1990-09-01

A Two-Stroke Cycle Gasoline Engine with Poppet Valves on the Cylinder Head 901664

This paper deals with an investigation of the scavenging and power performances of a two-stroke cycle gasoline engine having poppet valves in the cylinder head but no cylinder ports.
In a previous experiment, a model test apparatus was used to carry out the experimental analysis of scavenging performance. We found as a result of this analysis that better scavenging efficiency could be obtained by improving the flow pattern of scavenging gas in the cylinder by means of scavenging valves with shroud than by perfect diffusion scavenging.
The present experimental study using a real engine was conducted according to this finding. The basic engine is a four-stroke motorcycle engine, one cylinder, 250 cm3, twin-cam, four-valve. The engine was modified into a two-stroke cycle engine by altering the camshafts so as to have twice the engine speed of the four-stroke cycle engine, and the valve timings were adjusted by a pin that connected the camshaft and sprocket. A deflector was set near the valve seat within each scavenging passage as a substitute for the scavenging valves with shroud. A volute-blower operated by a inverter motor was also used as a means to improve scavenging and a carburetor was used to supply fuel.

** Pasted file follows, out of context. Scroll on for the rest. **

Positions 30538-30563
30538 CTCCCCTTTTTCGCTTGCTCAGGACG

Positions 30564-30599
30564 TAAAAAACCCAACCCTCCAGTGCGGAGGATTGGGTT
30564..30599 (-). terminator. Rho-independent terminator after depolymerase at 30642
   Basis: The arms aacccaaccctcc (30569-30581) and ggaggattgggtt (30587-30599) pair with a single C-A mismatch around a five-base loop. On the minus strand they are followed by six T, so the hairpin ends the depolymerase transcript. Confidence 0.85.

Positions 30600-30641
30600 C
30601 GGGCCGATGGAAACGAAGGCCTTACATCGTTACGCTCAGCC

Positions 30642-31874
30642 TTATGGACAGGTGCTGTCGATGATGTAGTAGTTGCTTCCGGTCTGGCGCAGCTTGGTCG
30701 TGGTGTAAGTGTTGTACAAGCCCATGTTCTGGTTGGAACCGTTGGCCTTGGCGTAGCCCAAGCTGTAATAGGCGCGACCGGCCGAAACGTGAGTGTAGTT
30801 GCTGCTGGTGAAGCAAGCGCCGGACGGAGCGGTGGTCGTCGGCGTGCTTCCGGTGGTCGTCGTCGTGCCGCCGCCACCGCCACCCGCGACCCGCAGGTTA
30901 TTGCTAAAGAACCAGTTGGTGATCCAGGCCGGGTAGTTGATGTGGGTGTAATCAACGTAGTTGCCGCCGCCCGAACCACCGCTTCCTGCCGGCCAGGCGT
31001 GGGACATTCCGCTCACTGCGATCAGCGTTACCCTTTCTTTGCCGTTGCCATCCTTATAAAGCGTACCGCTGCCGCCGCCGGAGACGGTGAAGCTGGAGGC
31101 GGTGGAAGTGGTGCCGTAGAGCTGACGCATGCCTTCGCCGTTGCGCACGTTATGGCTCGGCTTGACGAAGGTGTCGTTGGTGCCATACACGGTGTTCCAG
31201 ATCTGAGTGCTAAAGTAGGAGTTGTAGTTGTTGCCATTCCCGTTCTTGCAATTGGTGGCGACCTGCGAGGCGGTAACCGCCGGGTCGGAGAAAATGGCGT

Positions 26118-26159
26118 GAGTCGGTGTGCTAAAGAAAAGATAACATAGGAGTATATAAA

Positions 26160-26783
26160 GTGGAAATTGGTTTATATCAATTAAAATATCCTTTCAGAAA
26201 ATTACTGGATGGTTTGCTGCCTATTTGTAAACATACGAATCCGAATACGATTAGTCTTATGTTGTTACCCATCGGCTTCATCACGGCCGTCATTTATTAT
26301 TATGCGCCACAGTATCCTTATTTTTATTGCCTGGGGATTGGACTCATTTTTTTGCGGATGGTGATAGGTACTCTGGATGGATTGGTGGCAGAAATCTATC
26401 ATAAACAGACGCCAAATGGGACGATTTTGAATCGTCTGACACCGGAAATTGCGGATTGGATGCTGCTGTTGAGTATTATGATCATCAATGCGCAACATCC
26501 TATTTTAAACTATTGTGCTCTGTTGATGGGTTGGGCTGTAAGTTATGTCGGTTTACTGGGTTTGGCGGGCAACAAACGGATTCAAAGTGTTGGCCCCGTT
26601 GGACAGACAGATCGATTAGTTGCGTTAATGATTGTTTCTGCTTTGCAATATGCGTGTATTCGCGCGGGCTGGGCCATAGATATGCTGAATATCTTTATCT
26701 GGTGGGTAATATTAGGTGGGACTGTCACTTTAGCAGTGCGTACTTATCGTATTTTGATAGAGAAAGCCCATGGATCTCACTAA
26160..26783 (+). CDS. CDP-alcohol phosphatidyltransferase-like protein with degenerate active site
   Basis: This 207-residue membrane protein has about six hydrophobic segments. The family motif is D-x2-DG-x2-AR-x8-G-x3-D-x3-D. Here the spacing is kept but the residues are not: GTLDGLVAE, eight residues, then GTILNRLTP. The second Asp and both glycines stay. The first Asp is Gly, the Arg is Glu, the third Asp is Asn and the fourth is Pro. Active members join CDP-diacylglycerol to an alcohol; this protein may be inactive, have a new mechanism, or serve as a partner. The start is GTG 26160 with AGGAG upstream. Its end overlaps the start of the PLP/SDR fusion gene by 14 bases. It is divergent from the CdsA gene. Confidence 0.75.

The experimental result indicated that the scavenging performance was nearly equal to the perfect diffusion scavenging that can be applied to a practical engine. The power of the two-stroke cycle engine was shown to be better than that of the basic four-stroke cycle engine when compared at the same engine speed.

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